Thus it seems two things are true. First, index funds cannot grow past a certain point without ceasing to perform as they have. The change seems likely to emerge not as lower total returns, but rather as much higher volatility.

Second, for index funds to work, a mechanism of market efficiency must exist in the form of managed investments. That role might be small — perhaps only 10% of total market capitalization — but it must exist. And the larger the fraction of total capital under index fund management, the greater and more likely the distortion, and thus the higher the potential returns to traditional managed investments would become.

Thus, in the long run, index funds may actually benefit the few that remain as traditional investment managers.

After Stock Screening

Thursday, March 29th, 2007

Computer-driven stock selection began in the late 1960s, most notably with Ed Thorp’s firm, Convertible Hedge Associates. Thorp applied information theory principles to portfolio allocation, and sought simple convergence plays, e.g. warrants underpriced relative to underlying stock.

The 1970s were a heyday for such strategies. Small but systematic market inefficiencies lurked everywhere. Computers were not widely available, so the few who had access and capability were at an advantage.

By the mid-1990s, most such opportunities had been competed away as understanding became widespread. But the democratization of data and computation was not finished.

By 2000, a small fund could afford fundamental and other data from specialized services like Compustat ($12,000/yr).

By 2002, an individual could obtain reasonably accurate U.S. company and stock data from free services like MSN Money. One could also filter the data set for free, to find all companies fitting a particular profile.

In 2006, these capabilities were spreading to worldwide markets, beginning with London.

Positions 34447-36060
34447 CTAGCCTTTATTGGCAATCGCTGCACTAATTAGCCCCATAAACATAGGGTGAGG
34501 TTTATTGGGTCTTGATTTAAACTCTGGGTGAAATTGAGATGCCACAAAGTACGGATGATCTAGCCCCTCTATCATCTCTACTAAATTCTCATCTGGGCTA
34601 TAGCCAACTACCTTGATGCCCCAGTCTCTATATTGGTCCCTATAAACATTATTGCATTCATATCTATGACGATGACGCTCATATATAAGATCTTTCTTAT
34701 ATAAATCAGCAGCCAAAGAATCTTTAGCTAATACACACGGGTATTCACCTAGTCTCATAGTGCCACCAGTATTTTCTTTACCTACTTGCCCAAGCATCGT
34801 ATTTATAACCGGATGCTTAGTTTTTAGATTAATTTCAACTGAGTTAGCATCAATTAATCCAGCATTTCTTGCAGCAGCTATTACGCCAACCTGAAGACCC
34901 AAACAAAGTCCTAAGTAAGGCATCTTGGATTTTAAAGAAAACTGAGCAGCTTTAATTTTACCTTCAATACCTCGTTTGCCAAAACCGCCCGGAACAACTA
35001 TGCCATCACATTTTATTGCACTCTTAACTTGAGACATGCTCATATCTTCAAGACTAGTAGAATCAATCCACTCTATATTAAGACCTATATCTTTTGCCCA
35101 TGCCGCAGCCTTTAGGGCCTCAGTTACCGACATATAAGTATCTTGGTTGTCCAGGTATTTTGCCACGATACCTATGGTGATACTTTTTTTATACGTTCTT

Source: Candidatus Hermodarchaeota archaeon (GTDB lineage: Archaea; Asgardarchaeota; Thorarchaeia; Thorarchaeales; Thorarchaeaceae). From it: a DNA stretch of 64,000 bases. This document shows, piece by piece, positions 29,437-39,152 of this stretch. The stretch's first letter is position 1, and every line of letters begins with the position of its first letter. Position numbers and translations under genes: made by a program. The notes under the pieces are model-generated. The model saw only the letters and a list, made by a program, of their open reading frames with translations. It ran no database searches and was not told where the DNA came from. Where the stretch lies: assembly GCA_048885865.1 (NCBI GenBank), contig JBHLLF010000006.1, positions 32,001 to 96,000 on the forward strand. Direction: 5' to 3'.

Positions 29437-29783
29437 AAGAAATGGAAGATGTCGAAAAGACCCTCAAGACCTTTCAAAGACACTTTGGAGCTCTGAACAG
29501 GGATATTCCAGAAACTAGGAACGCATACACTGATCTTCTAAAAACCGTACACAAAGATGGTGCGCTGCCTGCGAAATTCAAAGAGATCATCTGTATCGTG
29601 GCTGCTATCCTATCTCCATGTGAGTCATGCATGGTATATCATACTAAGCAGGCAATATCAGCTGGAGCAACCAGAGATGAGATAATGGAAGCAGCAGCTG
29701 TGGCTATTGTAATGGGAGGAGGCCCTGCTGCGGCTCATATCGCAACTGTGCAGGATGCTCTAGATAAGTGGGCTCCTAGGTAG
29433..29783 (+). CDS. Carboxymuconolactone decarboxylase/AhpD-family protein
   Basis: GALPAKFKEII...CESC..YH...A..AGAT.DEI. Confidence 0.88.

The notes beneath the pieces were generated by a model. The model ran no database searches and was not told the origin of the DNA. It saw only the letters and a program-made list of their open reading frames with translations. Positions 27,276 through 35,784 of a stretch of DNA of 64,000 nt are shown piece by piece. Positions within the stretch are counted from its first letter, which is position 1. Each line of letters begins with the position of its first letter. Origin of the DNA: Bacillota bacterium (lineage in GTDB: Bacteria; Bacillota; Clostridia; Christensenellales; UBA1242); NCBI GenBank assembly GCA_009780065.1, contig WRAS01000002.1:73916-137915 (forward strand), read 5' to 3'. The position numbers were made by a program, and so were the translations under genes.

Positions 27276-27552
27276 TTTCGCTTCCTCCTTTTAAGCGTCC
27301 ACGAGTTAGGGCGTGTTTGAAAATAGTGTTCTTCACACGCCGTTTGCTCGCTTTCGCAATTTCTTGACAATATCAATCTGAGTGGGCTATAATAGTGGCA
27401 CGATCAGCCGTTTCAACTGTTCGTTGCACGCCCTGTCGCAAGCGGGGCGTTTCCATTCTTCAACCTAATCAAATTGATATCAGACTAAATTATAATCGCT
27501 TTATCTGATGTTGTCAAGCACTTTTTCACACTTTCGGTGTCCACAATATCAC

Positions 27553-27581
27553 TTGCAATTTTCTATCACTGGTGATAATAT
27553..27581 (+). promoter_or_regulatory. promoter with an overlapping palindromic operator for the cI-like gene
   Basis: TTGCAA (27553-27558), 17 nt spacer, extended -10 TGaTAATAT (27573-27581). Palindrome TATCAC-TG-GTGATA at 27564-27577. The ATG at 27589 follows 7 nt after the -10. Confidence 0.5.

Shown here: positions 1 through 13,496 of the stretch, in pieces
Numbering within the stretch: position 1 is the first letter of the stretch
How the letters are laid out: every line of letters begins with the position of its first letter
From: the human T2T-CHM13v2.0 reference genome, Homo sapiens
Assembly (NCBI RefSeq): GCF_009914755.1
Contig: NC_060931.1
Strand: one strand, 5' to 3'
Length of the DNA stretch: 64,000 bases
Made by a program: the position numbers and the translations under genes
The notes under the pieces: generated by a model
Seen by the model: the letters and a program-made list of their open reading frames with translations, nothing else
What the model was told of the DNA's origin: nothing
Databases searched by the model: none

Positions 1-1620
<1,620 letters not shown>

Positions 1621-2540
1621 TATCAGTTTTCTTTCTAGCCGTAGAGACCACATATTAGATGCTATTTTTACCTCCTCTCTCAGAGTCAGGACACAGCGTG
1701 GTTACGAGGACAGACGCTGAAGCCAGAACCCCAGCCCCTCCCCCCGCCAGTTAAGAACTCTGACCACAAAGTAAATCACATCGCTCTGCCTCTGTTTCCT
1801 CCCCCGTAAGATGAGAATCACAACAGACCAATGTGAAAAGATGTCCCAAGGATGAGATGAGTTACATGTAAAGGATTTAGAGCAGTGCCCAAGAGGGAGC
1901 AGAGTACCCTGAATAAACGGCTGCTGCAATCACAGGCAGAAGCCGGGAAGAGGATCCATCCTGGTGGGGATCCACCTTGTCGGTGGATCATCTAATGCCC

It’s reasonable to assume that, very soon, investment managers will have no information advantage in terms of data and screening capability. It will all be instant and free, for everyone.

What’s left? Plenty. As always, strategy — defined as the profit that remains when your competitors execute perfectly — provides the direction.

Financial industry structure always forces a short-term bias. Because clients can pull their money out any time, there is irresistible pressure for investment managers to focus on short-term gain. This is a competitive inflexibility shared by almost the entire investment management industry. As a result, long-term strategies are likely to retain a larger advantage, for longer, than any other strategy.

Short-term bias forces non-fundamental strategies. When a fund manager is under pressure to hang onto clients by delivering an extra 100 basis points this month, he has no time to wait for intrinsic value to be recognized. That can take months or years, and he’ll be fired or out of business by then. So his effort inevitably goes to strategies that attempt non-fundamental strategies, those that try to guess short-term price movements. Individual investors tend to do the same, simply due to impatience. Thus intrinsic value strategies are less competitively exposed.

Index funds are a non-fundamental strategy. Index funds simply buy everything — they do not have the flexibility to stay out. Again, intrinsic value strategies are less competitively exposed.

Non-fundamental strategies are destabilizing in aggregate. Relative-price investment schemes — those that buy or sell based on a stock’s price relative to other stocks — are popular, yet distorting and destabilizing in the aggregate. This definition emphatically does include index funds. Since such “investors” are simply reacting to one another, trends are amplified. This is the reason stock prices are not normally distributed (the “fat tails” distribution problem). It is the source of bubbles and panics, and will always create opportunity for the investor that makes decisions only based on price relative to intrinsic value.

In summary, what’s left is intrinsic value, always intrinsic value. If it says to stay out of the market altogether, then so be it. But that won’t always be true.

Windows Vista – Orphan in the Sky

Wednesday, March 28th, 2007

A popular theme of science fiction writers is a sort of high-tech cargo cult, in which ignorant descendants of an advanced culture live, dependent and uncomprehending, on the towering technical achievements of their forefathers. This idea turns up in everything from Heinlein (”Orphans of the Sky”) to Star Trek (#38, “The Apple” #63, “For the World Is Hollow and I Have Touched the Sky” — thanks to Eric for the correction).

There is historical precedent. Radiocarbon dating of the Egyptian pyramids yielded an archaeological surprise: the biggest and most advanced ones came first. Thereafter, they became progressively more primitive, as successive generations essentially made imperfect, poorly understood copies of the original.

One might argue the Enlightenment was similar: a new reasoning methodology fomented by Descartes, Galileo and Bacon triggered a blinding flash of collective insight, fading ever since, even as we discover ever more.